36. checkout.jsp (View) checkout.jsp simply extracts the shopping cart from the session and the total Amount for the request and then displays the selected items and the total cost.

  37. Reusability • Class/Interface inheritance • Object composition/Delegation • Parameterised types/generics

  38. Nomenclature • Abstract class: is one whose main purpose is to define a common interface for its subclasses. An abstract class will defer some or all of its implementation to operations defined in subclasses; hence an abstract class cannot be instantiated. The operations that an abstract class declares but does not implement are called abstract operations. • Concrete class: Classes that are not abstract are concrete.

  39. Nomenclature • Every operation defined by an object specifies the operation’s name, the objects it takes as parameters and the operation’s return value. This is known as the operation’s signature. • The set of all signatures defined by an object’s operations is called the interface to the object. An object’s interface characterises the complete set of requests that can be sent to the object. Any request that matches a signature in the object’s interface may be sent to the object.

  40. types • A type is a name used to denote a particular interface. An object has the type “Window” if it accepts all requests for the operations defined in interface named “Window” • We say a type is a subtypeof another, if its interface contains the interface of its supertype. We say that an interface inherits the interface of its supertype.

  41. Inheritance • Class inheritance lets you define the implementation of one class in terms of another. It is a mechanism for code and representation sharing. Re-use by subclassing is often referred to as white-box re-use. White-box refers to visibility. The internals of parent classes are often visible to subclasses. • Interface inheritance (or subtyping) describes when an object can be used in place of another (objects share a template, in terms of the set of requests which the can respond).

  42. Polymorphism • All classes derived from an abstract class will share its interface. This implies that a subclass merely adds or overrides operations and does not hide operations from the parent class. • Clients remain unaware of the specific types of objects they use, as long as these types adhere to the interface that the clients expect.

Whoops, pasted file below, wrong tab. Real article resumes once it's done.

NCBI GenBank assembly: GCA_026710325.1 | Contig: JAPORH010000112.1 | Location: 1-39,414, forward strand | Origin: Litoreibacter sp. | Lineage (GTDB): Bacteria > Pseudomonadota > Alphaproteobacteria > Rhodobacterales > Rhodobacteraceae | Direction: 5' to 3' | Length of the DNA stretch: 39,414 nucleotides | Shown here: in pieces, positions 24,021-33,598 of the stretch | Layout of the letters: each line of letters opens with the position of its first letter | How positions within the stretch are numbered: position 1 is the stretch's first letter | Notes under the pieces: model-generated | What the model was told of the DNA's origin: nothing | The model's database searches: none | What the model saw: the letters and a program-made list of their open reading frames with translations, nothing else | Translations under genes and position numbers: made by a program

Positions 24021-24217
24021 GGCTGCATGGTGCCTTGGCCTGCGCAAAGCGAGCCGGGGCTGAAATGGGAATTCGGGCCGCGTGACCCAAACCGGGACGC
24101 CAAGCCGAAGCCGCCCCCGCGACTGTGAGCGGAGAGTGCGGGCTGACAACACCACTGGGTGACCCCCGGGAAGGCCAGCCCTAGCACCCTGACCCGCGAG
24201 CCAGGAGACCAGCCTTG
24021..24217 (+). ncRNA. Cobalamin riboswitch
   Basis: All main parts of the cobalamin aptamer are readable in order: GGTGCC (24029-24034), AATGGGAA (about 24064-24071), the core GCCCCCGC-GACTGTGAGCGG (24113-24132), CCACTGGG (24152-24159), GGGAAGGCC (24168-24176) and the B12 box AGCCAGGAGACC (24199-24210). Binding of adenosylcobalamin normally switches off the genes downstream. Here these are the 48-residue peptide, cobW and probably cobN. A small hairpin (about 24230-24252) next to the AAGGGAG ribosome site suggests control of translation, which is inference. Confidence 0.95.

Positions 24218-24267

43. Programming to an interface • Programming to an interface, not to an implementation! • Don’t declare variables to be instances of particular concrete classes. Instead, commit only to an interface defined by an abstract class. • You have to instantiate concrete classes (specify an implementation) at some point in your system, and the creational patterns let you do just that.

  44. Creational patterns • By abstracting the process of object creation, these patterns give you different ways to associate an interface with its implementation transparently at instantiation.

  45. Class inheritance • Class inheritance is defined statically at compile-time. It makes it easier to modify the implementation being re-used. • BUT..Inheritance breaks encapsulation. The implementation of a subclass becomes so bound up with the implementation of the parent class that any change in the parent implementation will force the subclass to change.

  46. Object composition • Object composition is an alternative to class inheritance. New functionality is obtained by assembling or composing objects to get more complex functionality. The objects composed have well-defined interfaces. This style of re-use is called black-box re-use because no internal details are visible. • Composition is defined dynamically at run-time through objects acquiring references to other objects. Objects need to respect each other’s interfaces.

  47. Delegation • It is a way of making composition as powerful for re-use as inheritance. Two objects are involved in handling a request: a receiving object delegates operations to its delegate. This is analogous to subclasses deferring requests to superclasses.

  48. Parameterized types • Parameterized types or generics let you define a type without specifying all the other types it uses. The unspecified types are suppplied as parameters at the point of use. For example a List class can be parameterised by the type of elements it contains. To declare a list of integers, you supply the type “integer” as a parameter to the List parameterised type. The language of implementation will create a customised version of the List class template for each type of element.

  49. Nomenclature (OOP) • Making something “abstract” (english) or “generic” (english) does not mean creating an abstract class (OO ) or interface (OO) and certainly not a parameterised type (OO). It means to “hide” some detail that was there before, even if the class remain concrete (OO).

  50. Classification (GOF) • Creational Patterns • Abstract object instantiation • Structural Patterns • Compose and organise objects into larger structures • Behavioural Patterns • Algorithms, interactions and control flow between objects.